Past Lives: Grayes founder Stephanie Ray
‘Past Lives’ is an ongoing column about the past careers of entrepreneurs and business leaders. The column recounts each person’s experience in various industries, from finance to sales, or simply, the nine-to-five grind. More than anything, ‘Past Lives’ is a story about how one person has reached their potential, and cut themselves loose from what was expected.
Written by Amanda Scriver
Even though I went to law school in New York City, it may surprise you to know I’ve actually never practiced law. I studied finance at the NYU Stern School of Business, and I graduated in 2012. Then I began studying at Fordham University’s Law School. While there, I became focused on becoming a matrimonial lawyer—it was my dream. Hearing clients’ stories and helping them through divorce seemed like a really fulfilling job.
In 2014, I landed a summer internship at a matrimonial law firm. It would be three month’s long, so I spent a lot of time planning what I was going to wear every day. While I was out shopping, I realized there weren’t enough retailers that offered fashionable and affordable women’s workwear. I couldn’t find anything I loved or felt good in. Everything I found was strictly workwear; I could and never wear the pieces I bought with a pair of jeans or on a night out.
My brother, who was also preparing for his summer internship in the financial industry, didn’t have the same issue. He could rock a well-tailored suit during the day and wear the same thing to events in the evening. To me, this was disheartening. Why shouldn’t I love my nine-to-five wardrobe as much as I love my favourite pair of jeans?
I wondered if colleagues and friends were having the same wardrobe struggles as me, so I began asking around. Turns out, they too didn’t love their work clothes, and price point was a significant obstacle—everything that looked good was too expensive. That’s when the idea came to me: I wanted to create the perfect workwear line for women; a collection of pieces that women could love, even when they weren’t at the office.
I kept the idea at the back of my mind throughout law school, but only began to consider my own fashion line a viable business option when I graduated from law school in 2015. I decided to name it Grayes. It felt relevant to the women’s professional wear product category. But choosing the name was also personal—it’s a combination of my name and the names of my immediate family.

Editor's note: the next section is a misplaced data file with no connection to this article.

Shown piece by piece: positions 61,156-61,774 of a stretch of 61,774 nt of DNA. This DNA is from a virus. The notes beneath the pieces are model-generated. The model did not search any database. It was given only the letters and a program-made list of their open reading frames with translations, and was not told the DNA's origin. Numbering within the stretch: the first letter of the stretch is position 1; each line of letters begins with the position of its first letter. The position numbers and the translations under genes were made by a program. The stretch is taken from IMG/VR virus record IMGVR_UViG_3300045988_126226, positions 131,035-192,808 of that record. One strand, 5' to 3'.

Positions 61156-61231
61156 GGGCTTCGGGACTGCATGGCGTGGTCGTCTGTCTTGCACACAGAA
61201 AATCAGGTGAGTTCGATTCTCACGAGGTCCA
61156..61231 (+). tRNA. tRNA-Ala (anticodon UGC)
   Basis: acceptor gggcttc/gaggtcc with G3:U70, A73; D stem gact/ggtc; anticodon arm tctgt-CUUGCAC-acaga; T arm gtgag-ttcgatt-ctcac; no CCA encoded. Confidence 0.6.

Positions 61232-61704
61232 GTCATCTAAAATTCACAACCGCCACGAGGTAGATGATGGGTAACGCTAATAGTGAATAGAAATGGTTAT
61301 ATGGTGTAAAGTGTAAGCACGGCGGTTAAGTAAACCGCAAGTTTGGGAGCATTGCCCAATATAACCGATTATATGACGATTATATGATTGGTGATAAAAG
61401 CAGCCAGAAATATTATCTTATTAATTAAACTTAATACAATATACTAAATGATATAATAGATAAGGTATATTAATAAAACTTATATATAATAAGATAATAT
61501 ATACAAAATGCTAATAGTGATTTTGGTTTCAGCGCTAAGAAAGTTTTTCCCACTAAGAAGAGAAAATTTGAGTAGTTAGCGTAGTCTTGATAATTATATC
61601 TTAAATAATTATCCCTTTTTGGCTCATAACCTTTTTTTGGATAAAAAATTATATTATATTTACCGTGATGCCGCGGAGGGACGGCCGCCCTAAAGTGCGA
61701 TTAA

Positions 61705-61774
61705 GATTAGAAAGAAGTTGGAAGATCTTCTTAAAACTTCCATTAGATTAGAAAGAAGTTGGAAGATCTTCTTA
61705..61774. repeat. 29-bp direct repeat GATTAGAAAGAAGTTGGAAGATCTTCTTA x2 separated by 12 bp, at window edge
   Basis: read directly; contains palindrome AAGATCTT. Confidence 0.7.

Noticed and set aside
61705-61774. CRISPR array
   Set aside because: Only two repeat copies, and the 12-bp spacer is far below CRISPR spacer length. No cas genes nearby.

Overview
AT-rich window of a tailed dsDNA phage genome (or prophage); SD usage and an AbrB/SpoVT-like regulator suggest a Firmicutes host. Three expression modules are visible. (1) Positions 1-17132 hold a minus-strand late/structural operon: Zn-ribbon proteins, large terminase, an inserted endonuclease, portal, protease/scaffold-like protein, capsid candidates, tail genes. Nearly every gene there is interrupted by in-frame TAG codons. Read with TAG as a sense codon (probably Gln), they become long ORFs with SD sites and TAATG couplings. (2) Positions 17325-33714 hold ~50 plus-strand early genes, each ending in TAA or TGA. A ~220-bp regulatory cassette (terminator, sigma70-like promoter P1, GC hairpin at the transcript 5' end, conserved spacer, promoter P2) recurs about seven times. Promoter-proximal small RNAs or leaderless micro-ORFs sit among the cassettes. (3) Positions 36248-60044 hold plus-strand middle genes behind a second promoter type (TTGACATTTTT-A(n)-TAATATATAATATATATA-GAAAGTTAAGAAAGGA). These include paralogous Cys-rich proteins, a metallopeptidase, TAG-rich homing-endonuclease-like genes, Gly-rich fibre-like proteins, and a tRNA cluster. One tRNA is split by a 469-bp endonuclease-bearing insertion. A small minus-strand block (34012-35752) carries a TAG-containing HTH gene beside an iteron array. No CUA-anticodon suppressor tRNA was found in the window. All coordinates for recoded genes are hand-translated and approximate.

I knew that pursuing Grayes would be a huge risk, but it was also exciting—I believed in it and I wanted to make it happen, admittedly more than I wanted a career in matrimonial law. When I brought the idea up to my family, they were encouraging. In retrospect, I had no idea what I was getting myself into, but I absolutely love what I do! Every day is so exciting and challenging. It’s been so amazing to see people wearing clothes we designed and manufactured.
We started off with a pop-up at The Richmond in May of 2016. The goal was to get to know our customer. It was a great opportunity to hear feedback directly from our customers, and to better understand their needs. We learned what they were looking for in terms of style, price point and functionality. After the pop-up, we hosted smaller trunk shows so that we could continue the conversation with our customers. We knew that we needed a website to support these initiatives so we created something simplistic to start. After that, we took our findings and launched our e-commerce website in the fall of 2017.
It also turns out, my legal education has been beneficial to starting Grayes. One of the common threads between being an entrepreneur and a lawyer is having solid problem-solving skills. Training in law involves putting pieces together to solve big issues, and life as an entrepreneur consists of so many moving parts. You never know which ball will drop, and you can never anticipate the plethora of difficulties you might face. The only thing you can control is your ability to tackle problems, when they do spring up.
I had no fashion design experience, and that was one of the most significant challenges I had to overcome with Grayes. Early on, I made the decision to do the design and development in house and contract a local factory to manage production. As a company, we had to start from scratch: I learned about everything from concept development to fabric selection to production. I booked meetings with everyone I knew in the industry so I could absorb as much as I could. Eventually, networking led me to find our current design team—they’ve helped bring Grayes to life.
My advice for anyone itching to start their own business is to stay strong and persevere. It’s not an easy path. You’ll encounter a lot of naysayers and obstacles along the way. It’s crucial to continue to believe in yourself and your idea. At the end of the day, it’s your vision, and it’s up to you to make it happen.